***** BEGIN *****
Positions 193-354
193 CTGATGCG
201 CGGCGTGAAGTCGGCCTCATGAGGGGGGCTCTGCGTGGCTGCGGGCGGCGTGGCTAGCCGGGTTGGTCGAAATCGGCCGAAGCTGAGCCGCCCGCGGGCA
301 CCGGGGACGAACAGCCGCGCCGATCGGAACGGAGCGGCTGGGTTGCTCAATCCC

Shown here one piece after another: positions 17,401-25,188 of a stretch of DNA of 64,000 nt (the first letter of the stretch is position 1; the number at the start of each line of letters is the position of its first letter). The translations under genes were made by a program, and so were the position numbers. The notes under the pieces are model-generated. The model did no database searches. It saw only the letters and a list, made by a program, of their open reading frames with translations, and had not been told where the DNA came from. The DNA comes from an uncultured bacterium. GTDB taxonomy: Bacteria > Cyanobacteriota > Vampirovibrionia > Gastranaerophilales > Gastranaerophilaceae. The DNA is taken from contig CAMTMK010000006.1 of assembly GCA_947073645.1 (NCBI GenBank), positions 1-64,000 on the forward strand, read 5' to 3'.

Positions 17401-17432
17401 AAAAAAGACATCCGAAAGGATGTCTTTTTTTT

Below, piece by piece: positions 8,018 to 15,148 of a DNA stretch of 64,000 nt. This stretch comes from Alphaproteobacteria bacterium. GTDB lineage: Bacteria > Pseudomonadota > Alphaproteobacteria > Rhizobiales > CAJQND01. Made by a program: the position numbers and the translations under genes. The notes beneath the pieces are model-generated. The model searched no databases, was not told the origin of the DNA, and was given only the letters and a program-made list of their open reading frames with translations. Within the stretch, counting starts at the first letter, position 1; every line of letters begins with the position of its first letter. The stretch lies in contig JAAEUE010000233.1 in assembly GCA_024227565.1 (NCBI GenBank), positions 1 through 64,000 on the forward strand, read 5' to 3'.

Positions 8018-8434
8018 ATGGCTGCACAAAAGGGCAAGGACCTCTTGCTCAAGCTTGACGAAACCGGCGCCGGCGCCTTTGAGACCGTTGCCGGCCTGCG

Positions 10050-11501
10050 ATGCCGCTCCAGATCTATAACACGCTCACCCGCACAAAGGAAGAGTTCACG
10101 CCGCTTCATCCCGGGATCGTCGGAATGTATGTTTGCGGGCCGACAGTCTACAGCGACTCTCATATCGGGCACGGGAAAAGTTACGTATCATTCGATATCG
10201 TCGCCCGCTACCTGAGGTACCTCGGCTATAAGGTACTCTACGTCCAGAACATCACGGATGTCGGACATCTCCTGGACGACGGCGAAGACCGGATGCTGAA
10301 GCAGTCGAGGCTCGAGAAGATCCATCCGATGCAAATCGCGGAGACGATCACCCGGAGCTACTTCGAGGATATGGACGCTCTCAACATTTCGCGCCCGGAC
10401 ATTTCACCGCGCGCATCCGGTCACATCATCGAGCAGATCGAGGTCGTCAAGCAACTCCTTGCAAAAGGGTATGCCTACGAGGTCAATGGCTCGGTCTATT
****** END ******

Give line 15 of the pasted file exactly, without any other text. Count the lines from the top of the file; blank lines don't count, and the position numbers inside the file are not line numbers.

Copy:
10301 GCAGTCGAGGCTCGAGAAGATCCATCCGATGCAAATCGCGGAGACGATCACCCGGAGCTACTTCGAGGATATGGACGCTCTCAACATTTCGCGCCCGGAC